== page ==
I’m Dudley Storey, the author of Pro CSS3 Animation. This is my blog, where I talk about web design and development with , and . To receive more information, including news, updates, and tips, you should follow me on Twitter or add me on Google+.

web developer guide

my books

Book cover of Pro CSS3 AnimationPro CSS3 Animation, Apress, 2013

my other blogs

Massive Head Canon: Intelligent discussion of movies, books, games, and technology.

my projects

A Sass color keyword system for designers. Replaces CSS defaults with improved hues and more memorable, relevant color names.

CSSslidy: an auto-generated #RWD image slider. 3.8K of JS, no JQuery. Drop in images, add a line of CSS. Done.

tipster.ioAutomatically provides local tipping customs and percentages for services anywhere.

Page Layouts Made Easier With CSS3 box-sizing

css / the box model

Estimated reading time: 2 minutes, 12 seconds

A lot of frustration in creating web page layouts results from a misunderstanding of the CSS box model. To be fair, this isn’t entirely the fault of web developers or designers; blame can be equally apportioned to the oddities of the CSS spec itself.

Very simply, the width and height of an HTML element is not what most people assume it is. By default, the width of an element is the width of its content, not necessarily the width of the containing box: padding, border and outline are added to the width you set for any element. This leads to situations like the following:

Let’s say we have the opening two paragraphs from Mary Shelly’s Frankenstein, each provided with a different id:

<p id="first">I am by birth a Genevese; and my family is one of the most distinguished of that republic…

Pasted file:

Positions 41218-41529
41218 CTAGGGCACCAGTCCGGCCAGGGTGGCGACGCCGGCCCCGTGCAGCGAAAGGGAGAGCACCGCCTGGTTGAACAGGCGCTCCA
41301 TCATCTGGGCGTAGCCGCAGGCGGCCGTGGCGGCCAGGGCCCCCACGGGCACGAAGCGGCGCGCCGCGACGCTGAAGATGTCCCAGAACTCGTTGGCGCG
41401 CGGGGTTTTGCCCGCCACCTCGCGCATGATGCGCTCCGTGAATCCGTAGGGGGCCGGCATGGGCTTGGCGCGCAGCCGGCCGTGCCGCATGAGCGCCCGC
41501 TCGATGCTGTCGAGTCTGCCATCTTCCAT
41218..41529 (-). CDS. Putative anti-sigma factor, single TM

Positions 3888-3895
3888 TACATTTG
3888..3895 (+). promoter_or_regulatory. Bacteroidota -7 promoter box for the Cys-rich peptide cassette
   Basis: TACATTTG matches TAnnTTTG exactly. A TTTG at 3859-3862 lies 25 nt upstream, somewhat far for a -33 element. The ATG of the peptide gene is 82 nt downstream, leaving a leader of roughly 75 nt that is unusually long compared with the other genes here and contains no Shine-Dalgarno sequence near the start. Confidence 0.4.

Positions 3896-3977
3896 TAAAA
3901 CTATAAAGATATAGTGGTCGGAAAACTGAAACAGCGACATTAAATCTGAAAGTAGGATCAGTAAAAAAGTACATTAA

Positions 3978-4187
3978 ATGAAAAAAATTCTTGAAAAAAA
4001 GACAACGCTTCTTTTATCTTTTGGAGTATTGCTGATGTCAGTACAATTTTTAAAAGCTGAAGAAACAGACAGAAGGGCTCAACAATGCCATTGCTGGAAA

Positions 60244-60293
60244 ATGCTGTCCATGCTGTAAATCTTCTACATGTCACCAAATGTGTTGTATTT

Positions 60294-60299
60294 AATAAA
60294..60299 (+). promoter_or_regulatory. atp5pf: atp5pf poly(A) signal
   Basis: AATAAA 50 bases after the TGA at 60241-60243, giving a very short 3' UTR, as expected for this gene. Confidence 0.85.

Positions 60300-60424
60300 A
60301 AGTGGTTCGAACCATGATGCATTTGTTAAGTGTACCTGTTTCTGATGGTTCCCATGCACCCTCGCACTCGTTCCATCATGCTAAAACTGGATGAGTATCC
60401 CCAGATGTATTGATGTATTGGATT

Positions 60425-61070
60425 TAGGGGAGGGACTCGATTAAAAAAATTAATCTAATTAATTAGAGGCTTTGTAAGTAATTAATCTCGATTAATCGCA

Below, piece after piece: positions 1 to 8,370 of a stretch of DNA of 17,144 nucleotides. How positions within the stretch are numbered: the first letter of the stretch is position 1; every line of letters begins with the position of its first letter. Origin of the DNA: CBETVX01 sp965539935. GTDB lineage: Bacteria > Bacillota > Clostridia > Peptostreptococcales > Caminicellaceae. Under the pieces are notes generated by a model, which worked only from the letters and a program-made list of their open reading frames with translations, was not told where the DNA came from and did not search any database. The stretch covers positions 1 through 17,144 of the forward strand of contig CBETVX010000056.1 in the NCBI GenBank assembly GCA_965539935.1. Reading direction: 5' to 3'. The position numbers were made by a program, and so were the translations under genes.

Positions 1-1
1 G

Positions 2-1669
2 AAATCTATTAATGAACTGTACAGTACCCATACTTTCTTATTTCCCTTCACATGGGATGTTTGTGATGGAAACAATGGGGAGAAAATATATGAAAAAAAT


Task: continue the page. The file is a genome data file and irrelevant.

<p id="second">As the circumstances of his marriage illustrate his character…

We want to have both paragraphs to have a width of 50%, floated side-by-side on the page:

p { width: 50%; }
p#first { float: left; }
p#second { float: right; }

Floated paragraphsAll looks fair and well to this point, as you can see to the right. Trouble occurs when we add a border to the paragraphs. As you will see, adding just a few pixels is enough to throw the paragraphs out of alignment:

p { width: 50%; border: 1px solid #000; }

Paragraphs misalignedThis gives the result you see to the left. Historically, this behavour is one of the reasons I have preferred to use display: table-cell and its related properties to create column layouts in web pages. But changing the box-sizing model with an addition can fix this particular issue:

p { width: 50%; border: 1px solid #000; box-sizing: border-box; }

border-box calculates each element’s width to the outside of its border. This means we can add padding to the paragraphs and still retain their alignment:

p { width: 50%; border: 1px solid #000; box-sizing: border-box; padding: 3em; }

Paragraphs border-boxNote, however, that adding margin to the paragraphs will throw them out again, as the box-sizing model does not accommodate space outside the element.

box-sizing can also be set to padding-box, which takes into account padding but not border. The default box-sizing value is content-box.

As the traditional box-model can be so counter-intuitive and problematic, and this new setting so useful, it is suggested that setting box-sizing to border-box should be part of an opening CSS reset for every element:

* { box-sizing: border-box; }

The only problem is that this approach can be overly aggressive, making it difficult to change the box model for elements later in our code. A more adaptive approach has been suggested by Jonathan Neal:

html {
box-sizing: border-box;
*, *:before, *:after {
  box-sizing: inherit;

This provides the opportunity to set an element to another box-sizing model later in your page, and for its children to inherit and respect the change. For example, to set a <div> back to the standard box-model, due to its interaction with a third-party plugin that has the same behaviour, you could now use:

div#special { box-sizing: content-box; }
comments powered by Disqus

This site helps millions of visitors while remaining ad-free. For less than the price of a cup of coffee, you can help pay for bandwidth and server costs while encouraging further articles.